Matthew F. Kennelly
Matthew F. Kennelly

A federal judge dismissed an Army officer’s lawsuit challenging the constitutionality of an Illinois law that allows police and relatives to seek emergency orders barring certain people from possessing firearms.

In a written opinion last week, U.S. District Judge Matthew F. Kennelly did not rule on the merits of Charles Gudbrandsen’s argument that the Firearms Restraining Order Act violates the Second Amendment.

Instead, Kennelly held Gudbrandsen lacks standing under Article III of the U.S. Constitution to pursue his suit.

The act allows law enforcement officials and family members to petition for emergency restraining orders against people who constitute “an immediate and present danger of causing personal injury” to themselves or others.

Judges who grant such petitions must issue restraining orders barring the named individuals from possessing firearms and requiring them to turn over their Firearm Owners’ Identification Cards or concealed carry licenses.

The act also requires Illinois courts to recognize similar restraining orders issued in other jurisdictions if those orders are filed with the court clerk.

The act went into effect Jan. 1.

About 10 days before that, Gudbrandsen filed a suit in federal court contending the ex parte procedure for seeking orders and the recognition of out-of-state orders leave him vulnerable to being falsely labeled as psychologically unstable or violent.

If proceedings under the act are initiated against him, he could lose his security clearance and his job as an Army officer, Gudbrandsen contended.

The state of Illinois was the only defendant named in the initial complaint.

After the state argued it was protected by sovereign immunity, Gudbrandsen filed an amended complaint.

He dropped the state from the case and named as defendants the Sycamore Police Department and DeKalb County Sheriff Roger A. Scott in his official capacity.

Gudbrandsen lives in Sycamore, the county seat of DeKalb County.

The state intervened in the case in June to defend the constitutionality of the Firearms Restraining Order Act.

The case initially was assigned to U.S. District Judge Frederick J. Kapala. It was reassigned to Kennelly in May following Kapala’s retirement.

In his opinion Friday, Kennelly wrote a federal court may exercise jurisdiction over a case only if the plaintiff has standing.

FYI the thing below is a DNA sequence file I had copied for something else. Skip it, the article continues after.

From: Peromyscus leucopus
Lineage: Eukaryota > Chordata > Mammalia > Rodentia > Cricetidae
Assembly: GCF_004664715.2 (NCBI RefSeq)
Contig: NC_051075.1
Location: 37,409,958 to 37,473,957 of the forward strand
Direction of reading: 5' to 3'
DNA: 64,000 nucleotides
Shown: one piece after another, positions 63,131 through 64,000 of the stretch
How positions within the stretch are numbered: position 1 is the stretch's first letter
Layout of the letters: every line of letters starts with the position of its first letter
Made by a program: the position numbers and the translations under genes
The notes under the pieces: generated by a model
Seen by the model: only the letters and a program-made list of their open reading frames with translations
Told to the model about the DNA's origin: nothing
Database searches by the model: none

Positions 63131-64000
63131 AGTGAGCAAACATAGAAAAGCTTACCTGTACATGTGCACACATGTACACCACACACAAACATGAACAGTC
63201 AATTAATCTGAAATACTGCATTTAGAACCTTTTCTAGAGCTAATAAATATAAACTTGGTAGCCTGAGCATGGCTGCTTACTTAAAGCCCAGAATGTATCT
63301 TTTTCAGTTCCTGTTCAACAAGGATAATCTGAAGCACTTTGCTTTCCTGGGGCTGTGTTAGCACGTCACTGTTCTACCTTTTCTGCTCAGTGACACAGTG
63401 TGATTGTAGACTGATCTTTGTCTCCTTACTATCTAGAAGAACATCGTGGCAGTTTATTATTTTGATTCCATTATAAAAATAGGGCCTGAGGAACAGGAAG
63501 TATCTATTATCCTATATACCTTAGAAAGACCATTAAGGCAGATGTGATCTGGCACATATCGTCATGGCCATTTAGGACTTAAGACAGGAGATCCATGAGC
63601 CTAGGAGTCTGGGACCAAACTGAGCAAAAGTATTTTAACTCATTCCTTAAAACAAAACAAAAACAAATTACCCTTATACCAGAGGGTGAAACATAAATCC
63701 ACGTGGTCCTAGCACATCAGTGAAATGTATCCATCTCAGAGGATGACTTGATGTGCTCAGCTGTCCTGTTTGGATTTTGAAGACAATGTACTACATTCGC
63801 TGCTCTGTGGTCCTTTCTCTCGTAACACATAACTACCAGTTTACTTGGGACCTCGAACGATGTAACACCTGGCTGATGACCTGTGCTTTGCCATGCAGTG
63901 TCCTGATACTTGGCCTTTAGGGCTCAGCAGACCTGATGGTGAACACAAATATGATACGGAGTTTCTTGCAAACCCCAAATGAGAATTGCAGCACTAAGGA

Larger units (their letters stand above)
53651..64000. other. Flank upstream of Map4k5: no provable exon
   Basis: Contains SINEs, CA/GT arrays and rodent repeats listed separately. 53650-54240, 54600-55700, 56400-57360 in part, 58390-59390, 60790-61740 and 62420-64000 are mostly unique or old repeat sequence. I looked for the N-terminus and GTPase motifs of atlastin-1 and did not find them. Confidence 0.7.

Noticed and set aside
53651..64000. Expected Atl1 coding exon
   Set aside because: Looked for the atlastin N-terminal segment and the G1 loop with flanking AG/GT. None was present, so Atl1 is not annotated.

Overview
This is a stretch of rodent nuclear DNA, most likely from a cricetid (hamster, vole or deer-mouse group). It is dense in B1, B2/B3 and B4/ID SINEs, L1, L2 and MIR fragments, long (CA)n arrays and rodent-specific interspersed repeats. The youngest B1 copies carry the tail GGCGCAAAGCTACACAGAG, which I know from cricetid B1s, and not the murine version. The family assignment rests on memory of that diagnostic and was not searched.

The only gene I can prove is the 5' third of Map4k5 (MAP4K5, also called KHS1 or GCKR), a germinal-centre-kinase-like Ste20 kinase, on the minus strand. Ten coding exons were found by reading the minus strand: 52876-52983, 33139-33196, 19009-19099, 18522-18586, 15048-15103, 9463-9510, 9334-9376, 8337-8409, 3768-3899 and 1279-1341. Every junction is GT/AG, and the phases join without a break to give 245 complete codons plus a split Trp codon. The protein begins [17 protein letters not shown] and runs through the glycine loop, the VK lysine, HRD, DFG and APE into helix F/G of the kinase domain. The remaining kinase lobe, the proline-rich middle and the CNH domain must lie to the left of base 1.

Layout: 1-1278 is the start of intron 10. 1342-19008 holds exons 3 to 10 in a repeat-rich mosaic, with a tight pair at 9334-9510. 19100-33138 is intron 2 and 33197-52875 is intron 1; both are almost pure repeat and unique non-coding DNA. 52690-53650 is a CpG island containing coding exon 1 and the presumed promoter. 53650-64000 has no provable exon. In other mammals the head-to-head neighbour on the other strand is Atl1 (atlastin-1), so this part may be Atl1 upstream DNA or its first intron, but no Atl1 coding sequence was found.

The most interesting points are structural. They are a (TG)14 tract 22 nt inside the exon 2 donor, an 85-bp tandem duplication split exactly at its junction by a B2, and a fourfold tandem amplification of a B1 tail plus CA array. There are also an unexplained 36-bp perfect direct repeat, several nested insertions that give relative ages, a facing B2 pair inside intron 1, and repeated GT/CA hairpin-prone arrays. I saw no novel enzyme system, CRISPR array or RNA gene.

Plaintiffs have standing if they allege “an injury in fact that is traceable to the defendant’s conduct and redressable by a favorable judicial decision,” Kennelly wrote, quoting Carello v. Aurora Policemen Credit Union, 930 F.3d 830 (7th Cir. 2019).

However, he wrote, Gudbrandsen does not allege an injury in fact.

The act has never been enforced against Gudbrandsen, Kennelly wrote.

And quoting Susan B. Anthony List v. Driehaus, 573 U.S. 149 (2014), he wrote Gudbrandsen does not allege the existence of circumstances “that render the threatened enforcement sufficiently imminent.”

To make such a showing, a plaintiff must allege that he or she intends to engage in conduct “arguably affected with a constitutional interest, but proscribed by a statute” and that there is “a credible threat of prosecution” under the statute, Kennelly wrote, quoting Susan B. Anthony List.

Gudbrandsen does not allege he intends to pose a danger to himself or others, Kennelly wrote.

He wrote Gudbrandsen also does not allege he intends to engage in conduct that would lead someone to believe he is dangerous.

“Rather, he appears to contend that he will be falsely or mistakenly accused but does not allege any facts suggesting that this fear has any basis in reality,” Kennelly wrote.

He wrote the act helps protect against malicious or intentionally false accusations by providing that anyone who lies in seeking a restraining order is guilty of perjury.

The limited number of people who may seek a restraining order also reduces the possibility that an individual will be unfairly targeted, Kennelly wrote.

And he rejected the contention that Gudbrandsen has already suffered an injury in fact because he has been forced to avoid any conduct that could be misinterpreted.

“Gunderson has not identified any specific conduct from which he has had to refrain,” Kennelly wrote.

The case is Charles Gudbrandsen v. Roger A. Scott, et al., No. 18 C 50411.

Gudbrandsen, who represents himself in the case, thanked Kennelly for taking on the case.

“Managing a caseload and then having this case, along with several more, to manage after Judge Kapala retired undoubtedly has been quite a task,” Gudbrandsen said in an email.

“In light of that, I truly appreciate the due diligence and effort put forth in handling this matter.”

DeKalb County Assistant State’s Attorney David J. Berault, chief of the civil bureau, represents Scott.

“Plaintiff simply had no standing to bring this case against the DeKalb County sheriff,” Berault said in an email. “The lawsuit was essentially hypotheticals and supposition strung together to attempt creating a controversy and standing.”

Berault said Gudbrandsen made no allegations that officials or family members were planning to seek a restraining order against him.

And, as far as he knows, the act has not been enforced against any DeKalb County citizen, Berault said.

“As such,” he said, “this was not the proper plaintiff, defendants or fact pattern for such a test case to be brought.”

Jessica A. Harrill of Foster, Buick, Conklin & Lundgren LLC in Sycamore, who represents the police department, said the city is pleased with the ruling.

Erin Walsh of the Illinois Attorney General’s Office represents the state of Illinois.

A spokesperson for the attorney general’s office could not be reached for comment.

The case is Charles Gudbrandsen v. Roger A. Scott, et al., No. 18 C 50411.